How Does It Work?
Before having a positron emission tomography/computerized tomography (PET/CT) scan, the patient has an intravenous injection of FDG. FDG is a low-level radioactive tracer, which is a form of glucose. After the injection, the patient is asked to relax and wait quietly for 45-60 minutes while the glucose distributes throughout his or her body.
Cancer cells tend to grow faster than normal cells and utilize glucose as a primary source of energy. The faster that cells grow and multiply, the more glucose is taken up for energy. The FDG molecules are absorbed at a greater rate in fast-growing cancer cells than in normal cells, resulting in higher concentrations of FDG in areas of cancer.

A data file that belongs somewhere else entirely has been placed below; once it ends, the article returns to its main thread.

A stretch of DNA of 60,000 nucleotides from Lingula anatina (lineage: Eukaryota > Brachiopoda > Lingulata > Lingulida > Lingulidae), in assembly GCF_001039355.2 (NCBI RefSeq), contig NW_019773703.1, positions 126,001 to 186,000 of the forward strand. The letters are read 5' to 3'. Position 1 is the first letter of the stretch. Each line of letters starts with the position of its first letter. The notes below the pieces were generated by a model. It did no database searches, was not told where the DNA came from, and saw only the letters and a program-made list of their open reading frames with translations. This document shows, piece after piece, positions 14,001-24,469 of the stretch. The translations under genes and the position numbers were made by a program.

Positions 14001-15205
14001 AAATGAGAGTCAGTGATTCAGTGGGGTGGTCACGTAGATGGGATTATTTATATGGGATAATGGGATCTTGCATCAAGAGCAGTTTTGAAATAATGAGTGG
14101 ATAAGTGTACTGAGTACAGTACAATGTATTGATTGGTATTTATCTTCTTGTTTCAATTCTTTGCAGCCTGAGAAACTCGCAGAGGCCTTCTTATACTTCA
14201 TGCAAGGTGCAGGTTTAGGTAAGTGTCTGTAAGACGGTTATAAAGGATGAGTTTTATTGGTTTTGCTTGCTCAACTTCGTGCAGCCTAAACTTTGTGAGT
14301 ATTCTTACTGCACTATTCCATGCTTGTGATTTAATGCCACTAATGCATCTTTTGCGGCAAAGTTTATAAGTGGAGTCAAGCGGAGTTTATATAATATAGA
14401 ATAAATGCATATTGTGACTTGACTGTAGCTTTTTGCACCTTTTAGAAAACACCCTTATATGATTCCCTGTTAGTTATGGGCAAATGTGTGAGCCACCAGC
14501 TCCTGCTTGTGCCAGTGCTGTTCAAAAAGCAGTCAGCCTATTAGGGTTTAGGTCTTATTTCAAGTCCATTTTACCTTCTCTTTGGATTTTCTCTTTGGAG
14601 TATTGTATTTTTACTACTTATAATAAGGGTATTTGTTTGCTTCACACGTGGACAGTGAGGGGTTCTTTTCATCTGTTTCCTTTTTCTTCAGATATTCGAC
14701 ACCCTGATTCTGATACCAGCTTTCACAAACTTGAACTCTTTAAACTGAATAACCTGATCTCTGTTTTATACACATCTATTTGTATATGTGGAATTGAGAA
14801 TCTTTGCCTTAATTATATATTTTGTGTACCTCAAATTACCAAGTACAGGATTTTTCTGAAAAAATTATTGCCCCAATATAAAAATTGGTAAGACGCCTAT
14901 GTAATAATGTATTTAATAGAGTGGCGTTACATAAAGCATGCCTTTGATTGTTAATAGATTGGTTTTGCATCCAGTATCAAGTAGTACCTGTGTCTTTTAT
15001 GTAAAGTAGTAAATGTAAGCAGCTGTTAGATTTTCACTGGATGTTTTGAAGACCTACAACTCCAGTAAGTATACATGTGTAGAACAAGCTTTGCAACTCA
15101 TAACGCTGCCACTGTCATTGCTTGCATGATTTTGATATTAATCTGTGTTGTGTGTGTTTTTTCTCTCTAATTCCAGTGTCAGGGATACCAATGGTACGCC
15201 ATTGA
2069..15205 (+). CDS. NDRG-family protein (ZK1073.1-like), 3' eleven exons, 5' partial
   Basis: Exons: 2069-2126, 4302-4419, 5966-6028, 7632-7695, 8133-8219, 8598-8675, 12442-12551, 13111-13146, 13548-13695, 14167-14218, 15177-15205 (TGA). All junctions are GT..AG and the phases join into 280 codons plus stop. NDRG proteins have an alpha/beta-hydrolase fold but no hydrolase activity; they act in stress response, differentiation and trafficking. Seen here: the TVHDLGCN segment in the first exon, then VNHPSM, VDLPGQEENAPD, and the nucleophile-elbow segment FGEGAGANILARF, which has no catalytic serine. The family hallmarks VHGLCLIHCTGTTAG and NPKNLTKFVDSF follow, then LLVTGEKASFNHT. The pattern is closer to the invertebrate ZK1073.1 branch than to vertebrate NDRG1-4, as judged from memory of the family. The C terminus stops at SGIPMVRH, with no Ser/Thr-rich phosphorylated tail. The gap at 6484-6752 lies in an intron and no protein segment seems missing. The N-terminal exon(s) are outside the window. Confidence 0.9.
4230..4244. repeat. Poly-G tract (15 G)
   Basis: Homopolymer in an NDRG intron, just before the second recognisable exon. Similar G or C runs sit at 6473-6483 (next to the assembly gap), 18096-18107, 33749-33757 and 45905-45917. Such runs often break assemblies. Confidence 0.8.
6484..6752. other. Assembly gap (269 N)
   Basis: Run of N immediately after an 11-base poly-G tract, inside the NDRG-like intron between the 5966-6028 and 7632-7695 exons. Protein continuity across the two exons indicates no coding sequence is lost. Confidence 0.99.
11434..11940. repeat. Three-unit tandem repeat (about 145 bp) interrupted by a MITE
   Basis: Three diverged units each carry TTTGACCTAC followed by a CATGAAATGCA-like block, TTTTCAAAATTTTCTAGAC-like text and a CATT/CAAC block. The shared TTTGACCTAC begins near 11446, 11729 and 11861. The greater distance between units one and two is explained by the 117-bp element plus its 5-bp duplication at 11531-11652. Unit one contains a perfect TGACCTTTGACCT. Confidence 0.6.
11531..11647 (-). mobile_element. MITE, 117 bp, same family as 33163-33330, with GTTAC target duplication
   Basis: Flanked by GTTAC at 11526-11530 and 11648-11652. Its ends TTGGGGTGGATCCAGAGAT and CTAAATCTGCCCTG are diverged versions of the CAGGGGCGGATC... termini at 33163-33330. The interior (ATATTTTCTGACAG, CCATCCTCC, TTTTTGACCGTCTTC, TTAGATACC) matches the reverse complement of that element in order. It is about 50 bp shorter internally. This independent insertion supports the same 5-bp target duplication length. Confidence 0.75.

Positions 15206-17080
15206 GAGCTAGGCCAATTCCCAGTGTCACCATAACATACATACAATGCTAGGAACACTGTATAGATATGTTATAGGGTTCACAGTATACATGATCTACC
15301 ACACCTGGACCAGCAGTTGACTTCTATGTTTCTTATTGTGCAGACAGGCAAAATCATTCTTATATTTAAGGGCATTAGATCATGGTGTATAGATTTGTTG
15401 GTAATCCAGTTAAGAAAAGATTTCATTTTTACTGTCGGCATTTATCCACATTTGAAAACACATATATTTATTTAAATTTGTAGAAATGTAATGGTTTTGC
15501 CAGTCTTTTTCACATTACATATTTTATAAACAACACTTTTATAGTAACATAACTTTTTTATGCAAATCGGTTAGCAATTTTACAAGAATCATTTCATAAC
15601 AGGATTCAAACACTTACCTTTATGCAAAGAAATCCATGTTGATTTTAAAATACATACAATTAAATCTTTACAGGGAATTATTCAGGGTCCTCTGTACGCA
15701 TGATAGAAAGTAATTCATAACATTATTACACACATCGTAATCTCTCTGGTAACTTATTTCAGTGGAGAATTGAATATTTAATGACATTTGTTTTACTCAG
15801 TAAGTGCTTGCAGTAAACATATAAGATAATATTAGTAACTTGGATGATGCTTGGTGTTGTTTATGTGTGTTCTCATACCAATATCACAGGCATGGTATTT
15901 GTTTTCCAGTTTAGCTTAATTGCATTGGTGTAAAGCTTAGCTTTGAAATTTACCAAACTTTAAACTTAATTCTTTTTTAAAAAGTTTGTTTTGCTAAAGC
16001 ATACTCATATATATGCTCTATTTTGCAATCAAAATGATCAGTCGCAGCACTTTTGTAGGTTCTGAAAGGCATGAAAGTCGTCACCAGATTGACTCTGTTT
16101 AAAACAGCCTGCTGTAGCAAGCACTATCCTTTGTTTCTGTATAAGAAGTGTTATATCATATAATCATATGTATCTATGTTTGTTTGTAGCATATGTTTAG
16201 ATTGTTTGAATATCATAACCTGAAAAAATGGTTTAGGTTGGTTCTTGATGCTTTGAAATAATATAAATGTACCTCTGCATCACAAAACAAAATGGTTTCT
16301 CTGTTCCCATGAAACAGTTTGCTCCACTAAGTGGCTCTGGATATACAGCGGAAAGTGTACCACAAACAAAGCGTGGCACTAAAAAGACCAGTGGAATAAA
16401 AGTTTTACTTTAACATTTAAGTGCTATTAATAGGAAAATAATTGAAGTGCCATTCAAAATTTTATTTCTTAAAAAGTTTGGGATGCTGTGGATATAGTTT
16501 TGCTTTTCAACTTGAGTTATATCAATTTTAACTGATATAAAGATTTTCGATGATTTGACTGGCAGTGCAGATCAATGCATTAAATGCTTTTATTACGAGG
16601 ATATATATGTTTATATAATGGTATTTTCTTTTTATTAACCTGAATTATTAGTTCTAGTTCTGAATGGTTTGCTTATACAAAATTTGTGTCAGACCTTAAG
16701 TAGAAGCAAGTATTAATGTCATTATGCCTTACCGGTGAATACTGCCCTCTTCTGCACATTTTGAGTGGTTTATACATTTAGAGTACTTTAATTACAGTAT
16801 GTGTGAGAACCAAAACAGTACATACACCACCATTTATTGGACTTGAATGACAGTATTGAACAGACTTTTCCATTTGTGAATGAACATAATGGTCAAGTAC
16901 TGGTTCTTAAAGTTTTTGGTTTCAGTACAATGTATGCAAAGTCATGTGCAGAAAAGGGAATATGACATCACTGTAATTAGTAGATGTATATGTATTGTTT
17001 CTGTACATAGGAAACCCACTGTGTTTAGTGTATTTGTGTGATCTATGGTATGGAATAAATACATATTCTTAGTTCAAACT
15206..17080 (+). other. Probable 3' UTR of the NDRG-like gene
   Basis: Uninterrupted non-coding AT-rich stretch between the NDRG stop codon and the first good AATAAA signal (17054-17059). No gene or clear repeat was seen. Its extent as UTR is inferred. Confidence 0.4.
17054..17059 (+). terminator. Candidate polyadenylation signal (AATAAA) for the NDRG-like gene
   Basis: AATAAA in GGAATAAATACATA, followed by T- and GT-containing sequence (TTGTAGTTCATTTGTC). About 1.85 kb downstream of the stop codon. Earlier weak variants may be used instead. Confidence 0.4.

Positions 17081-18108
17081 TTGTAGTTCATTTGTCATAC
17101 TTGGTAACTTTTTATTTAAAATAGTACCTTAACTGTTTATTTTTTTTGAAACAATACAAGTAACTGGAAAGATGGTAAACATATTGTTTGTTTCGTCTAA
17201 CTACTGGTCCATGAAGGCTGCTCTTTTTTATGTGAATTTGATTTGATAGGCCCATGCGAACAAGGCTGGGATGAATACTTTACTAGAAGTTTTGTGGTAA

For assessing cancer, the PET/CT scanner detects levels of the radiopharmaceutical within the patient and provides images that map the locations of abnormally high concentrations of FDG.
In the case of brain disorders and cardiac viability imaging, the PET/CT scanner is able to detect areas of lower-than-normal FDG concentration. This would indicate to the physician that the tissue being evaluated is not functioning normally and may no longer be viable.
PET FDG mapping is combined with CT imaging, which provides structural detail. Combined PET/CT imaging can identify both the presence of disease and its precise location.